Expanding Voi e-scooter trial across Bristol is a ‘fundamentally fair’ move

The scheme will finally be rolled out to the city’s most deprived areas

Expanding the Voi e-scooter trial across the entirety of Bristol is a ‘fundamentally fair’ move that will give deprived areas of the city an added transport option, the Mayor of Bristol has said.

In plans expected to be rubber-stamped by Bristol City Council’s cabinet next week, the scheme will finally be rolled out to areas to the north west and far south of the city over the coming months.

These neighbourhoods have missed out on the e-scooters since the Voi trial launched in the city in October 2020, and include areas of south Bristol such as Hartcliffe, Whitchurch, Withywood and Hengrove in May.

Areas in the north west of the city, including Lawrence Weston, will get the e-scooters next month.

A map showing the new neighbourhoods where the e-scooters will land in April (north west) and May (south).

According to figures detailing Indices of Deprivation from the Ministry of Housing, Communities and Local Government, shown here on a map, parts of these areas are some of the most deprived in the country, with residents in south Bristol often commenting that they feel ‘forgotten about’.

South Bristol was also one of the worst-hit locations in a recent cost-cutting move by First Bus, which announced this month that it was changing or axing more than 20 of its key bus routes across the city.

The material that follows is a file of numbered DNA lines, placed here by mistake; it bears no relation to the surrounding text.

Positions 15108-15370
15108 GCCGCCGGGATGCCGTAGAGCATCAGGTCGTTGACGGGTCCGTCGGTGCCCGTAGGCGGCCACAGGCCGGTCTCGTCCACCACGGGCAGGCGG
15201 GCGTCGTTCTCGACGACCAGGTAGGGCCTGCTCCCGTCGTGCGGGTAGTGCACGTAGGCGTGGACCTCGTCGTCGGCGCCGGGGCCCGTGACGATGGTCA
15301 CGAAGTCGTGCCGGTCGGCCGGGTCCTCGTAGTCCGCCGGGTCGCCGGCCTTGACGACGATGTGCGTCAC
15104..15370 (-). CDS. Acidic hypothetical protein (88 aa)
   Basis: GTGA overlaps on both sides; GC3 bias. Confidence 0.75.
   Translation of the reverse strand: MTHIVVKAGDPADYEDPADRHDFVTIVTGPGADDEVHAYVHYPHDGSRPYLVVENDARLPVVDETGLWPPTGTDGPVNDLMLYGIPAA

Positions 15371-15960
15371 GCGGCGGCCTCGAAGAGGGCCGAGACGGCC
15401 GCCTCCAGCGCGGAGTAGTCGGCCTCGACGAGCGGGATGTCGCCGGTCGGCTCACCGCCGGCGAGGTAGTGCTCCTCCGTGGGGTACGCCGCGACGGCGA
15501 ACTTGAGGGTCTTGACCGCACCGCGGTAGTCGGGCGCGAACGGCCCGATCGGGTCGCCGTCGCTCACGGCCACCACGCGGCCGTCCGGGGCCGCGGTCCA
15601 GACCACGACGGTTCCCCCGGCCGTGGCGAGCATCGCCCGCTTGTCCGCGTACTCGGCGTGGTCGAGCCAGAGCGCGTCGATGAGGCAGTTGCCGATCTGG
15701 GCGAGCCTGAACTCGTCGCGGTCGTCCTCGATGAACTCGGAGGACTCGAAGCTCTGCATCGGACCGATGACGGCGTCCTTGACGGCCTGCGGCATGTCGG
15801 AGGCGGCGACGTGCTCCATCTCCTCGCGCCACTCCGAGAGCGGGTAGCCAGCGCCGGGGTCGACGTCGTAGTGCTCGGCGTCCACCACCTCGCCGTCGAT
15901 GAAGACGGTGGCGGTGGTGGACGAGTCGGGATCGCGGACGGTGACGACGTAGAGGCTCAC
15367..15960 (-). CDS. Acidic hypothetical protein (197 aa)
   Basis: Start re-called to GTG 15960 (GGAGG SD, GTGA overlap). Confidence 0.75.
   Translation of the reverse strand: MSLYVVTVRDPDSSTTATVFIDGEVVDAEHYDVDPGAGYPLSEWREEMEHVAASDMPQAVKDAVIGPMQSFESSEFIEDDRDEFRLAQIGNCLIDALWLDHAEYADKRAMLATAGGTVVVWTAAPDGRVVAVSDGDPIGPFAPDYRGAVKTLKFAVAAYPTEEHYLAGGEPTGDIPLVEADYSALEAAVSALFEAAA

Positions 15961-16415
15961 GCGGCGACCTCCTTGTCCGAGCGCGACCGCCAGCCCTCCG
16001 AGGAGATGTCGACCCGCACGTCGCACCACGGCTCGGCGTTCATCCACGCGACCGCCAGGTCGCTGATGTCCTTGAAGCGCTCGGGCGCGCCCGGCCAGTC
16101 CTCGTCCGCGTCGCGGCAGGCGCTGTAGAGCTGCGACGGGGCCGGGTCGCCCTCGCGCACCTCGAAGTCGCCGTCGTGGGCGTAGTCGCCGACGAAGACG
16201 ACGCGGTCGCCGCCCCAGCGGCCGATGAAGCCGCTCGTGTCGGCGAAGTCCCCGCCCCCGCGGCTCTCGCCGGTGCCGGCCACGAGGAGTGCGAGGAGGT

Marvin Rees told a press conference on Wednesday (March 29) that he was well aware of the disparities in terms of initiatives made available to different communities, depending on whether they were in central Bristol or located on the city’s outskirts.

Referring to the expansion, he told BristolWorld: “To me, there’s a basic fairness with this.

The scheme is finally being rolled out to areas in the south of the city such as parts of Whitchurch, Hartcliffe, Hengrove and Withywood. These are some of the most deprived areas in the city, according to this map showing figures from the Ministry of Housing, Communities and Local Government.

“Historically, and it's always been a challenge, central parts of the city have been the areas that benefit from different innovations and projects.

“Meanwhile areas on the outskirts whether that be Avonmouth, Lawrence Weston or Hartcliffe, have been left out.

“Extending the scheme to all parts of city is just fundamentally fair, and it adds another transport option for people right across Bristol.”